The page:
One of the biggest impacts of social media is the way that traditional forms of advertising have had to adapt to it.
As companies begin to embrace social media marketing, that means that a portion of their attention, time and marketing budgets are being diverted from traditional print and broadcast media to address social media opportunities.
But beyond mere resource allocation, social media have become a filter through which consumers and customers experience traditional advertising. Social media have created platforms for the audience to critique, recommend, forward, and even mash-up mainstream advertising.
The media is being mediated.
What’s more, websites like CNET and Trip Advisor redirect millions of dollars every day from one company to another based on their social media-style reviews and recommendations. Traditional advertising may draw attention to your product or service, but the online recommend-o-sphere will inevitably mediate your message—maybe for good, maybe for ill.
While the effect of social media on traditional advertising was first felt in the consumer sphere, a recent study found that nearly one in five business executives make purchasing decisions based on the advice they glean through their social media connections. In other words, they are allowing the traditional advertising messages they receive to be mediated by social media.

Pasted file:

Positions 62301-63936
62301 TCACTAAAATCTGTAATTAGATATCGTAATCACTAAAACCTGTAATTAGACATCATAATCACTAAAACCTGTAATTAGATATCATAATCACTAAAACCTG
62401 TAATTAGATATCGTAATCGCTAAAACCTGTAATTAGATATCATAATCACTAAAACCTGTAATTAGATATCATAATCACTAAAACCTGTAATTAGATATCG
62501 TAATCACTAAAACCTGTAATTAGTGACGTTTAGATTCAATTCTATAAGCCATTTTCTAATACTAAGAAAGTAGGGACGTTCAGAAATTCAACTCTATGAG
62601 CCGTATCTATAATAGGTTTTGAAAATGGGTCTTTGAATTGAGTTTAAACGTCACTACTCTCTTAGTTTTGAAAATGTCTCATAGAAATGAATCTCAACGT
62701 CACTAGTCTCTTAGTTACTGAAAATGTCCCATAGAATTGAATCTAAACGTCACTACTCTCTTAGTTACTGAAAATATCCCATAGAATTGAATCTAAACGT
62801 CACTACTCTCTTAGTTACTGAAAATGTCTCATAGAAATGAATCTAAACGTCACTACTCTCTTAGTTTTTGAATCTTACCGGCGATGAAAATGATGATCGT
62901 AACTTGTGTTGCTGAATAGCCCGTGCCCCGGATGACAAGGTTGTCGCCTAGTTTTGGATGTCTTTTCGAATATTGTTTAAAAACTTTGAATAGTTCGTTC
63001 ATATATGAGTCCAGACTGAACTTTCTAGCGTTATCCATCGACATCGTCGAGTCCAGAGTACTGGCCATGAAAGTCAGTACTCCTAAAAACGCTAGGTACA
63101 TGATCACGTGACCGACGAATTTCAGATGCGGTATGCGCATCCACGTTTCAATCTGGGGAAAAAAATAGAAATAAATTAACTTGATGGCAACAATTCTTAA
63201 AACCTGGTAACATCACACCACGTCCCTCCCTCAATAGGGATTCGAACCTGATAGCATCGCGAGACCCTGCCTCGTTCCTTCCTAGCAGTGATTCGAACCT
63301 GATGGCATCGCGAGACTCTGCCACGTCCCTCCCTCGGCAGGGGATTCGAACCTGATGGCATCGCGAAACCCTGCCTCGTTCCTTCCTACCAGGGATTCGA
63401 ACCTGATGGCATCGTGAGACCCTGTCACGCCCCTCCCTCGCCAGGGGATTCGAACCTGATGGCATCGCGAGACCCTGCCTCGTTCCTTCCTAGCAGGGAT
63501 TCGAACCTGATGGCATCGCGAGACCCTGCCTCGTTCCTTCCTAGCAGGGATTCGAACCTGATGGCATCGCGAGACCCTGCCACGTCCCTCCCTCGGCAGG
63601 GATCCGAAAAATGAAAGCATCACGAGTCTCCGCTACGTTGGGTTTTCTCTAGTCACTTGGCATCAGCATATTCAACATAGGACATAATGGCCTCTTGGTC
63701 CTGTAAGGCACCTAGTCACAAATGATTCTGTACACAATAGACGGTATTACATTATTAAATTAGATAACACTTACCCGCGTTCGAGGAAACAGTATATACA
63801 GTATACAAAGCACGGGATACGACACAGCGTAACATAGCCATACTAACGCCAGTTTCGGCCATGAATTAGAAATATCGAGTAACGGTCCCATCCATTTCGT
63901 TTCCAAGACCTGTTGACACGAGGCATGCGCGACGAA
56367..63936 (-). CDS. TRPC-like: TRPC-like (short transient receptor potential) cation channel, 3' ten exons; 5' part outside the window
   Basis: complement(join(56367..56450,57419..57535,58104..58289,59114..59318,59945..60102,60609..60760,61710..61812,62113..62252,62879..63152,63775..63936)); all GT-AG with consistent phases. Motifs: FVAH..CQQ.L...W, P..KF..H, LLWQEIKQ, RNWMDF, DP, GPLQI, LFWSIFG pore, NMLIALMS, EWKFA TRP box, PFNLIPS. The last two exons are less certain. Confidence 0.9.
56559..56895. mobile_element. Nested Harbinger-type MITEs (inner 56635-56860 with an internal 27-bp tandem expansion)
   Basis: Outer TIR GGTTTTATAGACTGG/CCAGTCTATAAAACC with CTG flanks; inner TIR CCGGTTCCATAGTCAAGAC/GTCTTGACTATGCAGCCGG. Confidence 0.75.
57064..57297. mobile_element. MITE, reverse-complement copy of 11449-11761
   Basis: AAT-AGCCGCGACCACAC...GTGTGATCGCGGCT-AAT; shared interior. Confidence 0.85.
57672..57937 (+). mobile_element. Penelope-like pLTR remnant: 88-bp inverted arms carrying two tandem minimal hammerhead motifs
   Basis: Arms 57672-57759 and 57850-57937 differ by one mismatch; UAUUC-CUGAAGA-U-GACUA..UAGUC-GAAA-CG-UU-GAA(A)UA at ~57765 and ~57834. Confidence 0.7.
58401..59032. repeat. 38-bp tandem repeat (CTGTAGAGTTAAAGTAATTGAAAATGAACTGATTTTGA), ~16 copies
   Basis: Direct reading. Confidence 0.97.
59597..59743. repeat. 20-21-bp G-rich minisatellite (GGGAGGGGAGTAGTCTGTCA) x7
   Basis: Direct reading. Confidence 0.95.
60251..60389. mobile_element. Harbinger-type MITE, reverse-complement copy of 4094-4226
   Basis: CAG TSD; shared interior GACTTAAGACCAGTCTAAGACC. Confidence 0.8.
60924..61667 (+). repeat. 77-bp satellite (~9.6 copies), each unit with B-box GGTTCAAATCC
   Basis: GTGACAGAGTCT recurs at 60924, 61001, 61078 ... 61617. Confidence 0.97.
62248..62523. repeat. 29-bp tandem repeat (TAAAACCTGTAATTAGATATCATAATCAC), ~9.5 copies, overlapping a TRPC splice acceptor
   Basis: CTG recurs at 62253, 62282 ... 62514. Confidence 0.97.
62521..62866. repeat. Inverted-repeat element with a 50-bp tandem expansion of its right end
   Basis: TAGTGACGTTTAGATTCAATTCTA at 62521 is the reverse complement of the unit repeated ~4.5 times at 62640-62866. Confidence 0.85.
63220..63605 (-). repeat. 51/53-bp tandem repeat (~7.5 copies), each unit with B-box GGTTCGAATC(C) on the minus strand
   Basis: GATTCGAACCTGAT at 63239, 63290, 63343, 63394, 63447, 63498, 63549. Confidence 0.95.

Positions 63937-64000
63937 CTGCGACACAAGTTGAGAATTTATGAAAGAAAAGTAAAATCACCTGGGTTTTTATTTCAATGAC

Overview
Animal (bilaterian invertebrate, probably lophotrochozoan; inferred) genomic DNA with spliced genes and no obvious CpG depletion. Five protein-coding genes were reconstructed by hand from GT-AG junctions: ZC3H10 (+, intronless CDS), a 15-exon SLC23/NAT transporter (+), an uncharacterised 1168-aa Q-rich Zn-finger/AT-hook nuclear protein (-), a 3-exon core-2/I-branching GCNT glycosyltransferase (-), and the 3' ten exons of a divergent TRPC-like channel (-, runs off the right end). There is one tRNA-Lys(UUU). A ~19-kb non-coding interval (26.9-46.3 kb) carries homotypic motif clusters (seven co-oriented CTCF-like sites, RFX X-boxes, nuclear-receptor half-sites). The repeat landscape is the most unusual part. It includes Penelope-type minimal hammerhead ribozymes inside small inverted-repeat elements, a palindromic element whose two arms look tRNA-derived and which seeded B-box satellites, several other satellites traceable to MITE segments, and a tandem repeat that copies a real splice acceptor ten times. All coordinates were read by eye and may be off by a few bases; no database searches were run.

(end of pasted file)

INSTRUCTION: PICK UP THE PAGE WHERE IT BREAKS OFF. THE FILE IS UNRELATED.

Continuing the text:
While social media marketing has created new opportunities for most companies, it has spelled disaster for others, especially traditional media companies. For example, as Bob Garfield points out in his new book The Chaos Scenario, Google bought YouTube for over a billion dollars and Viacom is suing You Tube for a billion dollars—and for the same reason:You Tube has completely disrupted the way people interact with the media.
Newspapers, radio and television are, of course, the main victims here. They depend on the unsustainable model of mass distribution of ads to an untargeted audience that is used to getting more and better customized media online for free.
Demand for advertising is falling and with it the price of ads. The audience is used to free media, so they aren’t going to pay any more for it than the cable bill, and even that is under pressure as YouTube, Hulu and the television networks’ own sites make high quality current content free on demand.
So just where is there any leverage? Two places: creativity and integration.
The only way to captivate imagination is creativity. Big creative breakthough ideas that engage an easily-distracted audience. And this creativity must be integrated in a strategic, intentional way across traditional and social media.
The integration comes in traditional media’s ability to drive traffic and involvement in social media. And social media can hand the microphone to the audience to let them weigh in on your traditional media efforts, even help you perfect your next message.
The risks and the rewards are there, but more and more, the audience has the final say. As the power structure of communication shifts from a top-down, narrowly controlled flow to a widely distributed, highly granularized base, creative ideas will still get noticed and foster customer relationships.
Just be prepared for some of those ideas to come from the audience.